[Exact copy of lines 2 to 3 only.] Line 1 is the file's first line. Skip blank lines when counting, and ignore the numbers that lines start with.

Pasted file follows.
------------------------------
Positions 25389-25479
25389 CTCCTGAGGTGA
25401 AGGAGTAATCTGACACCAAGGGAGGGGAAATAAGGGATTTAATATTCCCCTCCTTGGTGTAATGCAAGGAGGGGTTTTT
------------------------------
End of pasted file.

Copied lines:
25389 CTCCTGAGGTGA
25401 AGGAGTAATCTGACACCAAGGGAGGGGAAATAAGGGATTTAATATTCCCCTCCTTGGTGTAATGCAAGGAGGGGTTTTT